The Loyal Orange Institution, also known as Orange Order had its roots in Ireland and was named after the Dutch king Willem of Orange who was a Protestant and defeated the Catholic king James II in 1690. The Bonnie Doon chapter of the Institution, the Loyal Orange Lodge No. 72, was located at the corner of Arnot Street and Church Street. It served as a meeting place for local Protestants until it was destroyed by fire in 1942.   The annual ball held at the lodge was an important event on the town’s social calendar and attracted good crowds. The Mansfield Courier of July 3, 1914 detailed the annual celebration as follows:

The local branch of the L.O.L. held their annual celebration on Friday evening, 3rd July, in the Protestant hall. The evening was beautiful and fine and not too cold.  There were visitors from Melbourne, and the surrounding districts were fairly well represented. The attendance was a good one, though hardly as large as on some former occasions.  About 150 sat down to supper. The programme consisted of supper, concert and ball. The following is a descriptive list of the dresses worn at the ball:-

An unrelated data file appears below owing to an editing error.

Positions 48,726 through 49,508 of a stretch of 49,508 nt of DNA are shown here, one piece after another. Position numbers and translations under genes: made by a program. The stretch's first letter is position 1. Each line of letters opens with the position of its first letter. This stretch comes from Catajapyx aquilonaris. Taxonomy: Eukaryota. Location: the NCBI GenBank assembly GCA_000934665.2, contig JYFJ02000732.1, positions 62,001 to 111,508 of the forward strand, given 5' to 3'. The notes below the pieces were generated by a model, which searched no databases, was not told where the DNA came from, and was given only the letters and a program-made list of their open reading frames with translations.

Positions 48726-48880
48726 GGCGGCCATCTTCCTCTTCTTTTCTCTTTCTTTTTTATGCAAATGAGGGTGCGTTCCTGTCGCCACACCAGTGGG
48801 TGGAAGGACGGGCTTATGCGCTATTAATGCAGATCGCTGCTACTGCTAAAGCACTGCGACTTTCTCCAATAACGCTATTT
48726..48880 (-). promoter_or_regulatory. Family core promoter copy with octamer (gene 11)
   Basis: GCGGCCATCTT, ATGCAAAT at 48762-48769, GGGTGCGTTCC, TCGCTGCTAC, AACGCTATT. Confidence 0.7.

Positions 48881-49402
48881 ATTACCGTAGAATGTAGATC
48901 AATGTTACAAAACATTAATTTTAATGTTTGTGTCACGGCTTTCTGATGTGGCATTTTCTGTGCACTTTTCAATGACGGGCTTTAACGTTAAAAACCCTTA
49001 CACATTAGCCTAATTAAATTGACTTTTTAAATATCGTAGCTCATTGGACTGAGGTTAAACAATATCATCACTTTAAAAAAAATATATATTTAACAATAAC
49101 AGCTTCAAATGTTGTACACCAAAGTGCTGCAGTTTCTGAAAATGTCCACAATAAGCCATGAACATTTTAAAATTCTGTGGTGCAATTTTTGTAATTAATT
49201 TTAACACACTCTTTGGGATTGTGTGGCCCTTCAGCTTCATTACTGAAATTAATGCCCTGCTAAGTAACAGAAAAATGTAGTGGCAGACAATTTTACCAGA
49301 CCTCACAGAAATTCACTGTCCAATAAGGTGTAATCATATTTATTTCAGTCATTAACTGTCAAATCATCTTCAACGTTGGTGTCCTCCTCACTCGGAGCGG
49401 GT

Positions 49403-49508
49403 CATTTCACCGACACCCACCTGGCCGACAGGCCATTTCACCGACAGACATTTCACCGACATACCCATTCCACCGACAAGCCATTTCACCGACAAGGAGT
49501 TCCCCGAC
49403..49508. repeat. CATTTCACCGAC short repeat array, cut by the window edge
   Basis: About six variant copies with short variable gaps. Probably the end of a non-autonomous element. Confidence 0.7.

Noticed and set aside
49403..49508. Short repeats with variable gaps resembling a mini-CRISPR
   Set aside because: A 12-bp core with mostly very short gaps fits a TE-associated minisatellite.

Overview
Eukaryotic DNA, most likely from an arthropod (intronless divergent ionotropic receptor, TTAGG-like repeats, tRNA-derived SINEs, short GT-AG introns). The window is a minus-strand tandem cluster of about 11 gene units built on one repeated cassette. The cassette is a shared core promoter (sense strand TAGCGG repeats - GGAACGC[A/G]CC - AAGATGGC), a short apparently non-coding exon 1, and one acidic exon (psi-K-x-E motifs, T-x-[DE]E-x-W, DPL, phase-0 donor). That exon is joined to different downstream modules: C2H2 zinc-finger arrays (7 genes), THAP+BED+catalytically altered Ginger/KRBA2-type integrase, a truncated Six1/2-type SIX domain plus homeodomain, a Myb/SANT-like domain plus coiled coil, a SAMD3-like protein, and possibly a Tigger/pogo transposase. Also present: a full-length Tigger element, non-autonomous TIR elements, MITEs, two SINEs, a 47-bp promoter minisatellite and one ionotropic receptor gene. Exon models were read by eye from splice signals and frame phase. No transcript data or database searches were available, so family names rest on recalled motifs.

Mrs. Almond—Black pailette silk, lace coatee.

Miss J. Almond—Pink muslin, Swansdown trimming.

Mrs. Tait—White silk.

Miss M. Friday—Pale blue frosted crepe shadow lace and pearl trimming.

Mrs. P. Friday—Blue shot silk, Bulgarian trimming.

Miss F. Hutchinson—White chamneuse satin, trimmed silk lace.

Miss E. Prowd—Cream fancy voile, trimmed lace and fancy net.

Mrs. C. Jury—Black silk, tango trimming.

Miss May Jury—Prune Cashmere, serge, fur trimming.

Miss Annie Pollock—Heliotrope mousse-lin de soie, swansdown and violets.

img1  img2  img3  img4